CrossFit, take two. The guys at the Aspire gym here in Bangkok know their stuff. They’re not just pushing people to exhaustion. They’re sticklers for proper form, improved my squat in a matter of seconds with some keen observations. It’s not cheap — about $18 per workout if you pay as you go — but undoubtedly good bang for your buck. Thinking of signing up for their PT sessions in April.
I thought about it. Worst case scenario: $1k down the drain and some good lessons learned. Best case scenario: An extra thousand or two passive income each month, provide on-going employment for several people, and some good lessons learned. A no-brainer really. But three months ago I wouldn’t have seen it that way. How quickly one’s mindset can shift. I’m starting to feel like a real-deal entrepreneur.
19 months, 17 countries, and only my second airport. Here I am standing in Suvarnabhumi International, holding a sign with the names of two elderly Nepalese ladies I’ve never met before. There are others awaiting pick ups alongside me. Their signs are all printed neatly on clear white cardboard. Show offs. I made do with a big fat marker and the innards of the box my blender came in.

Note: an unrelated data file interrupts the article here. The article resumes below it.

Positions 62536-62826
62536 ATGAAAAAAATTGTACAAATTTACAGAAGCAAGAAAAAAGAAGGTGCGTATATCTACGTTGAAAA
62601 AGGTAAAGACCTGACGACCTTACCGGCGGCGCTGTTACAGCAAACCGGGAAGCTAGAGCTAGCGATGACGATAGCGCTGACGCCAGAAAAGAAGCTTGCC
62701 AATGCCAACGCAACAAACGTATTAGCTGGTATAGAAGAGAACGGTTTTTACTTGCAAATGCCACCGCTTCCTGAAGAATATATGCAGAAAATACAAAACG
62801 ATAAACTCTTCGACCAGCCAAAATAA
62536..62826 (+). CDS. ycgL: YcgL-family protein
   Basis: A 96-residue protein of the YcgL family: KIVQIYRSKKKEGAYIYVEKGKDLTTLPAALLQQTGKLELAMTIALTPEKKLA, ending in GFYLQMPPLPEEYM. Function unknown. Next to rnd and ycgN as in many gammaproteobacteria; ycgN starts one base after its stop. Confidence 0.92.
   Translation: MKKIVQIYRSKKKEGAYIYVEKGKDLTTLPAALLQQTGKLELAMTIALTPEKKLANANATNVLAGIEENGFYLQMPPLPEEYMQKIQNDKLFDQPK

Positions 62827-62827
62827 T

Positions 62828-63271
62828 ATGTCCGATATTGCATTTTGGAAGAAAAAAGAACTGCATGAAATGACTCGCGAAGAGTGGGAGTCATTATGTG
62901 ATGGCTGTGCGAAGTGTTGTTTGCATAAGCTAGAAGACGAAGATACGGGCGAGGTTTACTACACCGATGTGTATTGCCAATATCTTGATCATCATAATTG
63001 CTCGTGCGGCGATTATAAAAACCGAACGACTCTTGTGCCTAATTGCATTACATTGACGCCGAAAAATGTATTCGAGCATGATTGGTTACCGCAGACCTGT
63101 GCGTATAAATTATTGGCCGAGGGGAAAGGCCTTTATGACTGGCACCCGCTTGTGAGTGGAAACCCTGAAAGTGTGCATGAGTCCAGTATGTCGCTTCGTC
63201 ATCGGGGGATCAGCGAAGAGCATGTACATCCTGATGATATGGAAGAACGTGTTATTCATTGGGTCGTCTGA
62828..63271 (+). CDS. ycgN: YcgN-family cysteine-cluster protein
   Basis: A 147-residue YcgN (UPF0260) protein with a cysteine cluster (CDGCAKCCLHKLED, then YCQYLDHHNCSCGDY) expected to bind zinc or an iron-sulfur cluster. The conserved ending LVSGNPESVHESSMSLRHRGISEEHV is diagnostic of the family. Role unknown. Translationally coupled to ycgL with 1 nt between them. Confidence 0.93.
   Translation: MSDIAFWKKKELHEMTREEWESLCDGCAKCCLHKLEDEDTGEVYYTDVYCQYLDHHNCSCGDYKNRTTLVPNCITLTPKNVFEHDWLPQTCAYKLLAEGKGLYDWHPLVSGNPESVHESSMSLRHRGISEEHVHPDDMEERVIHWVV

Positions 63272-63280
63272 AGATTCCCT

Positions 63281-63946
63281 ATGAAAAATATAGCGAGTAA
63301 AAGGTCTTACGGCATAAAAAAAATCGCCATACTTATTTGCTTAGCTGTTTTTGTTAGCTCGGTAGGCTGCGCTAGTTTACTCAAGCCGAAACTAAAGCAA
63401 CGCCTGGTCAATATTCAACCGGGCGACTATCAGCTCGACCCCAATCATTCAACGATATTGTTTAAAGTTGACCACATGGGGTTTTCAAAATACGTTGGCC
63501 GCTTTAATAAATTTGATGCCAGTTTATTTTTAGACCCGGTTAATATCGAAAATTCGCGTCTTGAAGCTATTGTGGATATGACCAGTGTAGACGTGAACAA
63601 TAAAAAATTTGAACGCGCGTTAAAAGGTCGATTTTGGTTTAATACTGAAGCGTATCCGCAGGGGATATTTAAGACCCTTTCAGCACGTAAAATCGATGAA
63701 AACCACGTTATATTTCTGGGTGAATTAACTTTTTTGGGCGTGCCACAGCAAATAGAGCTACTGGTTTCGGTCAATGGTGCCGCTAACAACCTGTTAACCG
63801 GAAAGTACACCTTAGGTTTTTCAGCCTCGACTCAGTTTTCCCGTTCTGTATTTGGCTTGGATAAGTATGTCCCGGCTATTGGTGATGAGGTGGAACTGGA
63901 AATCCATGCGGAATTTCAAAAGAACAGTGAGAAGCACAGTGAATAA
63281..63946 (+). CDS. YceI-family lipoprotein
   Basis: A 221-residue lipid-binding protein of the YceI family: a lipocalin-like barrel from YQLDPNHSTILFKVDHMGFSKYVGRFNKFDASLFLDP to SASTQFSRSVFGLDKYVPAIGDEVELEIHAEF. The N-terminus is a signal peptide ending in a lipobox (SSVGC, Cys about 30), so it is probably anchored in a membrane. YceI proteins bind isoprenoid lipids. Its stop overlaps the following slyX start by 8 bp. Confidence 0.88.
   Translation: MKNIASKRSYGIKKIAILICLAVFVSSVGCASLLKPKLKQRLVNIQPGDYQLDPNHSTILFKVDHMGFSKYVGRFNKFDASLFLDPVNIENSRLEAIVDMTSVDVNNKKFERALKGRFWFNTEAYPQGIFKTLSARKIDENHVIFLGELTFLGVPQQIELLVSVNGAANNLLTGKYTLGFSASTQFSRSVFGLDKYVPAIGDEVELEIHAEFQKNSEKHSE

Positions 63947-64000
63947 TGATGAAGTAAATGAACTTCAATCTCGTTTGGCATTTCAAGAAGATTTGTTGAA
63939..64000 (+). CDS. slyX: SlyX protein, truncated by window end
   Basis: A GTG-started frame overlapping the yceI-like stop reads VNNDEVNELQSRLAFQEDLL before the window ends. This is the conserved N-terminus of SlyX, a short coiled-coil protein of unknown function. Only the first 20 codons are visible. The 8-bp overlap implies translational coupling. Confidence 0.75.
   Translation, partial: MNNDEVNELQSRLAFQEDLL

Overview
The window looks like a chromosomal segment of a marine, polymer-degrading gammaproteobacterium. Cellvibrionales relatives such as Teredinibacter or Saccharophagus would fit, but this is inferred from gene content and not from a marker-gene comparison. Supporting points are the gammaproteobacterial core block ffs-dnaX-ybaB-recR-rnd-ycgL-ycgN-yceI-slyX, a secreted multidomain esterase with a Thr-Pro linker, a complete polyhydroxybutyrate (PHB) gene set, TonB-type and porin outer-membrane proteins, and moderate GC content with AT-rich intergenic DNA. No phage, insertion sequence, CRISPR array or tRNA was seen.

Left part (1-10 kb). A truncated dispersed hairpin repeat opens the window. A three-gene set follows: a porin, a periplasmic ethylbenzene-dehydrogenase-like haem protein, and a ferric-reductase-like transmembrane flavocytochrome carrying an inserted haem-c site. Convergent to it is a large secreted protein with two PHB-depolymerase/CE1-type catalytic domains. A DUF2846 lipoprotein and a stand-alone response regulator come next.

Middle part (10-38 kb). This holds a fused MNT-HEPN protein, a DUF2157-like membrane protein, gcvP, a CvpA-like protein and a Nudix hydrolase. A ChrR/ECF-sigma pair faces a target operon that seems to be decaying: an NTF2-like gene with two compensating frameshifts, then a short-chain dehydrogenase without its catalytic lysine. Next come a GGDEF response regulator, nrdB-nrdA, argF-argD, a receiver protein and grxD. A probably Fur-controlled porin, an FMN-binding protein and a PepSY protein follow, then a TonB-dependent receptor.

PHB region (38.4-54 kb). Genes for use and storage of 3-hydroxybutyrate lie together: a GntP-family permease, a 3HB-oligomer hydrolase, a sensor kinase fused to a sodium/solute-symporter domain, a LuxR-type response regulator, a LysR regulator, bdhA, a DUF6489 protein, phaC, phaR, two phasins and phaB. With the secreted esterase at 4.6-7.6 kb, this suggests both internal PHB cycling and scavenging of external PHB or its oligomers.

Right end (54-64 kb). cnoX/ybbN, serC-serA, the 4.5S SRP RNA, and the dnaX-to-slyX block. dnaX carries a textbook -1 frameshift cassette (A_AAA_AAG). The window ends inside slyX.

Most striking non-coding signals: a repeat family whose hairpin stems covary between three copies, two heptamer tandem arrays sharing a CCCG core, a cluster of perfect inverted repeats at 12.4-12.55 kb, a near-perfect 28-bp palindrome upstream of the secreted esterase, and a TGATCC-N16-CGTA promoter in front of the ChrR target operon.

I arrive at Udom Suk a little early, so I head down to the street and find a 7-Eleven. They’re everywhere in Thailand. Throw a rock in any direction and there’s a good chance you’ll break a 7-Eleven window. I buy a Kit Kat Chunky (cheat day has officially begun) and a pack of condoms. I have to tell the cashier no thanks on the plastic bag. I leave the store, take the steps back up to the BTS, and wait.
She’s different. Most people I’ve met in Asia are fully content with the ho-hum job, the confines of regular employment, the default lifestyle. And a good chunk of the women I meet seem to be waiting for prince charming to ride in on his unicorn and make their life complete. But not this girl. She travels solo to Bali, pets giant spiders and practices Parkour. She’s not quite where she wants to be, but I wouldn’t bet against her getting there.
I’d love to get your feedback on this format, so do let me know your thoughts via the comments.
» Read the next edition of Momentos: April 1st – April 15th, 2013